Growing up in Binghamton, N.Y., Sauni Wood was not accustomed to small towns when she and her husband, Ken, moved to Davidson 35 years ago. Ken had just taken a job at Davidson College as the director for experiential education, which was a new and progressive concept for the school.
Much of Davidson looks the same now, but Wood remembers having to travel a fair distance to buy things for the Woods' four children.
"People here in Davidson made us feel so at home, but there were aspects of small-town living that took some getting used to," Wood says.
The Woods had lived several places in the Northeast and Midwest, and, before their move to Davidson, Sauni had been the director of the Head Start program in Ohio.
When her family moved here in 1974, her experience working in child and family education landed Wood the position of executive director of the Ada Jenkins Center in Davidson.
"When I arrived there, Ada Jenkins was experiencing a lot of growth," she said. "They were offering food stamps, legal aid and other support programs to address the needs of poorer families in Davidson. But the center was also adding Parks & Rec classes, sewing classes and Davidson community theater classes so that it could be a center that addressed the needs of the full community."
Wood's arrival at Ada Jenkins was only about 10 years after desegregation had started in the area, so from the beginning, serving the community across the racial divide presented challenges.
"The vision of the Ada Jenkins Center was to bring the whole community together with arts, support services and recreation," she said. "I think locating the center in west Davidson (which is historically black), but providing services to everyone, was a real boost for the community and certainly demonstrated the town of Davidson's commitment to ... integration."
Wood felt a special affection for her job and the people she served in her role at Ada Jenkins, and she knew it had been a good way to get to know so many people in the community.
Her position at Ada Jenkins enabled her to move on in her career to serve as the director of the associate degree program for early childhood and family development at Central Piedmont Community College. She oversaw programming for teachers, the Head Start program and other professions that came into contact with the community's children and families.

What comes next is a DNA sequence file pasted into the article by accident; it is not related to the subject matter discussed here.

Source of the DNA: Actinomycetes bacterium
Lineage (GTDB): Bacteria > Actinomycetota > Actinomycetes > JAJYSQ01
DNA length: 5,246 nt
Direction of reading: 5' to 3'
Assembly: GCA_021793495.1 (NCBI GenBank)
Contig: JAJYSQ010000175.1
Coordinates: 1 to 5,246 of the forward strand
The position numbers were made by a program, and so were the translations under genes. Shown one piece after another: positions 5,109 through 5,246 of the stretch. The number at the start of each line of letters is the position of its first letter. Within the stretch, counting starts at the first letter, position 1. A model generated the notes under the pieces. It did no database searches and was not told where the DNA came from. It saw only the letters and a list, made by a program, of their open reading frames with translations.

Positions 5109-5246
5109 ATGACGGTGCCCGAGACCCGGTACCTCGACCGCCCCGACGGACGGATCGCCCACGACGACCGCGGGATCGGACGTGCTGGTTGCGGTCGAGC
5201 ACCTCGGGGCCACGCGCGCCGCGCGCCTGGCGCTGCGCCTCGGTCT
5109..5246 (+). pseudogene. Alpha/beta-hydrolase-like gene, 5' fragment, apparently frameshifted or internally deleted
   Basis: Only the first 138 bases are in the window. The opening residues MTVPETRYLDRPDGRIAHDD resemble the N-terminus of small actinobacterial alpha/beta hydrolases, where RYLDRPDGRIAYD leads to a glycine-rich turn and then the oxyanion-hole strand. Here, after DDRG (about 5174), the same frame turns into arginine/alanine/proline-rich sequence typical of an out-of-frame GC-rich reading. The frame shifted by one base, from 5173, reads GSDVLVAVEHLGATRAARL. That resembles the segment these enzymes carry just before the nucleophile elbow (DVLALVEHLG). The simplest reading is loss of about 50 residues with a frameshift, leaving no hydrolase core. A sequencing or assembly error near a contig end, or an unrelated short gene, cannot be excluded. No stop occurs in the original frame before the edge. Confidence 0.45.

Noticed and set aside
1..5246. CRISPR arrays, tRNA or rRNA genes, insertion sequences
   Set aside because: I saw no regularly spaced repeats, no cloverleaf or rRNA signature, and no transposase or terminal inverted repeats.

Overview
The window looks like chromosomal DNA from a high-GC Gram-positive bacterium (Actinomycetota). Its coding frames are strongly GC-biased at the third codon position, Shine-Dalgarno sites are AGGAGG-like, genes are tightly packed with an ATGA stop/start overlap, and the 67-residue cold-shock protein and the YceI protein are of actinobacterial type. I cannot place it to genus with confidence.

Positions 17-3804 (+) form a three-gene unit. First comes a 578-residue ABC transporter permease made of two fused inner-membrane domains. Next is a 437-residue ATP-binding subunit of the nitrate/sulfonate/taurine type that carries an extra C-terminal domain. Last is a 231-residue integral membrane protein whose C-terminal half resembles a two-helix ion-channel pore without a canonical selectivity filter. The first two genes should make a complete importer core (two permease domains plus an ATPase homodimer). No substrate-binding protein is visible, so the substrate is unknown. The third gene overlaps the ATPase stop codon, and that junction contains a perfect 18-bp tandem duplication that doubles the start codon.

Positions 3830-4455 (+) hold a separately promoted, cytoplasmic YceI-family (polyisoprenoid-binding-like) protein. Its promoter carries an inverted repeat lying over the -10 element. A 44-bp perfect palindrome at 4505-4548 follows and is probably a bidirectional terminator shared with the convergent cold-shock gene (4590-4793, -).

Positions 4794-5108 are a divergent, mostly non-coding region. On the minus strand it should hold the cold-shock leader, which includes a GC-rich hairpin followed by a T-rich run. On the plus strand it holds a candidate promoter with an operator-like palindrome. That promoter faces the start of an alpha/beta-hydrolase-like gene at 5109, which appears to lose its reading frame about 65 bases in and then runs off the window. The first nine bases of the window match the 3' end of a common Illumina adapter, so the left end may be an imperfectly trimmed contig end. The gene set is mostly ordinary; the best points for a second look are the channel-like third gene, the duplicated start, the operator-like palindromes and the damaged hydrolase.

"I hosted a call-in show for CPCC that aired on local cable," said Wood. "I really felt like more needed to be happening for parents in the area of childhood development and this was one way to reach them."
Another way to reach that audience, as she soon found, was through a weekly show on WFAE wherein she was interviewed on a regular basis on a variety of topics.
Using these mediums that might have been less traditional at the time soon gave Wood the idea of taking the education to a major local network - WSOC-TV, the ABC affiliate. "I really felt that there should be some type of programming based on families and children on TV - not entertainment, but something educational as a part of the news broadcast," she said. "I took the idea to Janet England, who was one of the anchors at the time. She was a mom, so I think the concept resonated with her."
Wood's idea soon became "Family Focus," a segment on family and childhood development that still appears on the air within newscasts today. After the segments began to air in the early '90s, Wood continued to support the program as a researcher, feeding ideas to Janet England and others at WSOC-TV.
Wood continues with the same focus on community development aimed at supporting and enabling families in the area.
When she and husband Ken are not travelling to national forests to serve as volunteers - a way that both are able to nurture the outdoor enthusiasts within them - she's active trying to change the aging scene in Davidson.
After helping a friend navigate the long-term care system that was providing care for an ailing spouse, Wood realized that there were tremendous gaps in the services being provided to Davidson residents and others in the Lake Norman area.
"I approached then-mayor Randy Kincaid, then-director of Ada Jenkins Bill Johnson and others in the community about developing an aging taskforce to look more closely at these issues," says Wood.
The Davidson Aging Taskforce is almost in its fourth year and has already addressed transportation and safety issues affecting seniors in the Davidson community.
"I see so much potential for the community to address these unmet needs so that the people who call Davidson home can really remain here to 'age in place' for the rest of their lives," says Wood.